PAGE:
Over the past twenty years, we’ve seen two massive sociological changes in media consumption. These changes have upended what we consider the very essence of television, made giants of new content providers, and frightened even the mightiest media conglomerates.
The first is the sustained decline of “collective entertainment”. There was a time when virtually all media, and in particular video consumption, was done in a group or as part of a community. Audiences routinely congregated at local theaters to watch daily film reels – news, shorts, sports clips – a collective experience that was largely necessitated by distributional constraints, namely the high cost of delivering and projecting heavy and expensive film reels.
While the adoption of household televisions reduced these distributional constraints and altered much of the audience experience, group and collective viewing persisted around a different atomic unit: that of the family. The remaining distributional constraints (i.e. broadcast spectrum) maintained much of the communal experience. Even though audiences now watched in the privacy of their own homes, they were still watching the same content; with major networks juggling for 30% share nationally. Most of the country still tuned into the same handful of programs – Gunsmoke, The Nightly News, The $64,000 Question – albeit remotely.
However, as households added more television sets and Pay TV providers added more channels, communal viewing began to fundamentally erode. With the proliferation of personal (not shared) devices – not to mention on-demand content – this downward trend accelerated even further. No longer did we need suffer dad’s stodgy tastes or wrestle the remote from our sister. We could all watch what we wanted, when and where we wanted.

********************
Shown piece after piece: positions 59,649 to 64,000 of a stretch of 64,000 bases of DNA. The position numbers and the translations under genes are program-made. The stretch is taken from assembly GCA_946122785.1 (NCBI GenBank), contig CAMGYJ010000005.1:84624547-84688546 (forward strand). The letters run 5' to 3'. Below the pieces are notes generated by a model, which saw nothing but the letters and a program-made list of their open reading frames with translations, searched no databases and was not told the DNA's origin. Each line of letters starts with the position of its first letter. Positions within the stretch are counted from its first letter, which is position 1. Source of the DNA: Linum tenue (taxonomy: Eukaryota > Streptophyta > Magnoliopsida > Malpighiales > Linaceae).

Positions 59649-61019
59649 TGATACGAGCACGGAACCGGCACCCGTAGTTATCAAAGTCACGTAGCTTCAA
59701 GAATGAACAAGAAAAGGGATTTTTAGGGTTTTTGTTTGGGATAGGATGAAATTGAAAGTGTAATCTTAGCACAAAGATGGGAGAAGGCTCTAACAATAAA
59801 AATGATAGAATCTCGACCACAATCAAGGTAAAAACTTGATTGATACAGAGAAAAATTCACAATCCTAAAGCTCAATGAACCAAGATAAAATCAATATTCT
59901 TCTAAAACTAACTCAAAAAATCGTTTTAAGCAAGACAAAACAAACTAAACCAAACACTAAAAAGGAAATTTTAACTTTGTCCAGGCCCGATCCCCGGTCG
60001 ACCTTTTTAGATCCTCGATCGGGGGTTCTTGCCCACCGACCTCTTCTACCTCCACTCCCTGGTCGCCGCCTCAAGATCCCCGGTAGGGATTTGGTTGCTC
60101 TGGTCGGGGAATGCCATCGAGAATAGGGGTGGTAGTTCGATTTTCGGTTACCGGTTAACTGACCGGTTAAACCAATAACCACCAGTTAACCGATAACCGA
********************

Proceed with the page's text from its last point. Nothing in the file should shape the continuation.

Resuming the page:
The second sociological change was just as impactful as the first and intimately linked to its erosion: the decline of “live” viewing. Though video consumption continues to grow overall, live continues to decline in both percentage and raw terms. In its place, on-demand content has become king. Moreover, the popularity of binge consumption continues to increase – and not just on digitally native platforms. Networks and MVPDs are now actively pushing the behavior in order to build-up audiences or to secure them in the first place.
These two changes have fundamentally transformed media consumption and in the process, disoriented the network business and left Hollywood confused about the value of television content and the future of the industry. After all, live communal “appointment” viewing has always been considered the “core” product of the TV offering. On-demand is simply an add-on, as TV Everywhere access demonstrates (Time Warner Cable customers still can’t watch any of Disney’s non-ESPN channels or Time Warner’s non-HBO cable networks over-the-top). Moreover, weekly releases have long been viewed as critical to the consumer experience (by way of reviews, tweets and water cooler chitchat). And as Empire’s first season showed, the momentum that can accrue from weekly releases can be essential to audience growth. Networks also rely on distributed series viewing to drive the rest of their programming portfolio via lead-in/lead-out programming. And of course, 50% of network revenues come from selling live audiences to advertisers. This has made a pivot tough.